In a nutshell, Open Access consists of two basic types—each with its own variations and exceptions. “Green” OA is the practice of self-archiving scholarly articles in a publicly-accessible data repository, such as PMC or one of many institutional repositories maintained by academic libraries. There is often a time lag between initial publication—especially by a subscription-based journal—and the availability of the archived version.

As we will discuss in future blogs, publishers and their service providers are exploring better ways to adapt their publishing workflows to the realities of OA and hybrid journals. In some cases, such as metadata tagging, XML generation, and output to print and online versions, these workflows can be highly automated. In others, publishers must find cost-effective ways to add value—while being as transparent as possible to the authors and users of journal content.

The alternative is the “Gold” OA model. It includes a growing number of journals, such as the Public Library of Science (PLOS), that do not charge subscription fees. Instead, they fund the cost of publishing through article processing charges (APCs) and other mechanisms. Although APCs are commonly thought of as being paid by the author, the real situation is more complex. Often, in cases where OA is mandated, APCs are built into the funding proposals, or otherwise factored into institutional and research budgets. PLOS and other journals can also waive APCs, or utilize voluntary funding “pools,” for researchers who cannot afford to pay them.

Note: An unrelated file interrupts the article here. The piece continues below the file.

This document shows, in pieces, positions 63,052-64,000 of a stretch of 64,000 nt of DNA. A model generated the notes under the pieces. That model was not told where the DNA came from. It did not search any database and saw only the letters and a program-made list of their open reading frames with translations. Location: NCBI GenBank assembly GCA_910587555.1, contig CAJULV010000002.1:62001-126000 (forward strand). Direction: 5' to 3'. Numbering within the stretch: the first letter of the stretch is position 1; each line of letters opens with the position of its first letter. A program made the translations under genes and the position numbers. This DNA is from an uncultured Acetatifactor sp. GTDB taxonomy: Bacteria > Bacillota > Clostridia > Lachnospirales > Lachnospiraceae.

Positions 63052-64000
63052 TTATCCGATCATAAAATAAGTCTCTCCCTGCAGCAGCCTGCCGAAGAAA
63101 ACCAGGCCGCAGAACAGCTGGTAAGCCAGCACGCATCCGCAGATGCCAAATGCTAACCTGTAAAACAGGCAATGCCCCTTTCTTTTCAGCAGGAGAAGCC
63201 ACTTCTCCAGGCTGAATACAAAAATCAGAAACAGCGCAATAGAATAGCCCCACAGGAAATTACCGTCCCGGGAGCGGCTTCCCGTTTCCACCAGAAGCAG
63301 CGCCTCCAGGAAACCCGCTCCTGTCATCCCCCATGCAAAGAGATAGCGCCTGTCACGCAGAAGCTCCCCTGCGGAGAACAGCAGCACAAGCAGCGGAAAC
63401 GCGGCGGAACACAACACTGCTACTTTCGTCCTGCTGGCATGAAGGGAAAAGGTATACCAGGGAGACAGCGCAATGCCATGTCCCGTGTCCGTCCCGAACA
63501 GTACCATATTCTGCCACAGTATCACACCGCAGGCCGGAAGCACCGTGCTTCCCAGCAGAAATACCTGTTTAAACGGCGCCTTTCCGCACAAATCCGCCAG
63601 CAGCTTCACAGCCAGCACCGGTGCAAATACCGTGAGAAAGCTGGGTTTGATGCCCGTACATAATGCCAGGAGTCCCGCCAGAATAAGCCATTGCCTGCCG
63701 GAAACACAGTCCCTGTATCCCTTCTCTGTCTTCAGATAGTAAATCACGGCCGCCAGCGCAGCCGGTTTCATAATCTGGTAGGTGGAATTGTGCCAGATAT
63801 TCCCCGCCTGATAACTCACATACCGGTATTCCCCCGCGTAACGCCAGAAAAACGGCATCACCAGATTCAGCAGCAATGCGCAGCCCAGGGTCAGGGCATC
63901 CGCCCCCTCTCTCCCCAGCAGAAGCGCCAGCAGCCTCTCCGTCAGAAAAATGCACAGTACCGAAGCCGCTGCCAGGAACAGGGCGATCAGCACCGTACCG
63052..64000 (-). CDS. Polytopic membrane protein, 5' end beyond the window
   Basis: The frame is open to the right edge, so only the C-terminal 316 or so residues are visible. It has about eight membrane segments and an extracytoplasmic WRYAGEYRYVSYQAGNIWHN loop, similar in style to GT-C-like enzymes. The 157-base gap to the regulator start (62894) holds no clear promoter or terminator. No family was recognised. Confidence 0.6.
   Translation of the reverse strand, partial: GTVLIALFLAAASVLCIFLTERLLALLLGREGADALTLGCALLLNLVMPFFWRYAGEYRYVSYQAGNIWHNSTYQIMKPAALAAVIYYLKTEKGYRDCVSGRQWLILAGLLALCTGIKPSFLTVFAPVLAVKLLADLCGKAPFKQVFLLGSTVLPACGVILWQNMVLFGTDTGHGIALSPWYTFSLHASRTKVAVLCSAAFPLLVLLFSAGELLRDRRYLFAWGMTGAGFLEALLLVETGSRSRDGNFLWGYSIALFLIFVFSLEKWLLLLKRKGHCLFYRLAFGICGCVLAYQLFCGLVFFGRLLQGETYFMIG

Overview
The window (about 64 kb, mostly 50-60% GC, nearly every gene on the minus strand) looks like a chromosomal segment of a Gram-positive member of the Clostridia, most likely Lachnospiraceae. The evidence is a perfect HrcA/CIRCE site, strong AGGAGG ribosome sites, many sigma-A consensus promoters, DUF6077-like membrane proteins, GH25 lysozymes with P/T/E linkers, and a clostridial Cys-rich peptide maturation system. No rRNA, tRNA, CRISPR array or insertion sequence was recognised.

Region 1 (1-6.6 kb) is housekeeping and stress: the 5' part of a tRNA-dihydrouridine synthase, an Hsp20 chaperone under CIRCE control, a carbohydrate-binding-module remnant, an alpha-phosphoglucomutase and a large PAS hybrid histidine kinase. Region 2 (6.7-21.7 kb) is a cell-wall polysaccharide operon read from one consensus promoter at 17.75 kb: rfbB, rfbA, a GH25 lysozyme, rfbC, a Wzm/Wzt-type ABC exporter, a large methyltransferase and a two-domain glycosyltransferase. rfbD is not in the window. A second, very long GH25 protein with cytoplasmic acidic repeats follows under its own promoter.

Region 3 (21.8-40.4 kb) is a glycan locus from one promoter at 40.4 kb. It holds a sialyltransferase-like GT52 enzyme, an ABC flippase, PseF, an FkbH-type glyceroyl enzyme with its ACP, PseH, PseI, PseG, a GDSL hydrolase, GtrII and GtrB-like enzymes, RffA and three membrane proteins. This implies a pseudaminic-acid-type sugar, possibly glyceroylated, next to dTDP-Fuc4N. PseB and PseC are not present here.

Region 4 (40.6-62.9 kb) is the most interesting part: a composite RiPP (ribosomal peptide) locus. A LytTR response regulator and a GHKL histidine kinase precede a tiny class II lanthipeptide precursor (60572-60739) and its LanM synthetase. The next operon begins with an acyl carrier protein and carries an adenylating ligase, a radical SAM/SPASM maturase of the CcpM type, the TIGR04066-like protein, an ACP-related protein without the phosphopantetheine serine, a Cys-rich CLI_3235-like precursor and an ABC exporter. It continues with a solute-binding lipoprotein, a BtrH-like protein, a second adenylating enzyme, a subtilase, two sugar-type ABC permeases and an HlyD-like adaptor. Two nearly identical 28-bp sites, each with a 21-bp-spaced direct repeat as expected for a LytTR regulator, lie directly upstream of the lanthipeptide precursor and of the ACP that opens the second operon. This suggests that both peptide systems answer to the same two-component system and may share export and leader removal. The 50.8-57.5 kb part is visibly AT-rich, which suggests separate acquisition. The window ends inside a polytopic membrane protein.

The appeal of Open Access is obvious to researchers and libraries of limited means. It also has the potential to accelerate research—by letting scientists more easily access and build upon others’ work. But for prestigious institutions, publishers, and their partners, the picture is more complicated.

Publishers in particular can be hard pressed to develop and enhance their brand—or offer a multitude of services that scholars may take for granted—when constrained by the APC funding model. (Those challenges will be addressed in a future blog.)

Misconceptions, Problems—and Solutions

Even today, researchers are not always clear about what Open Access means for scholarly publishing. Research librarians have their work cut out for them. They cite the common misconception that OA journals do not have an adequate peer review process, for example. This is caused by disreputable or “predatory” journals that continually spam researchers with publication offers. Librarians counter this with a growing arsenal of blacklist and whitelist sources, such as the Directory of Open Access Journals.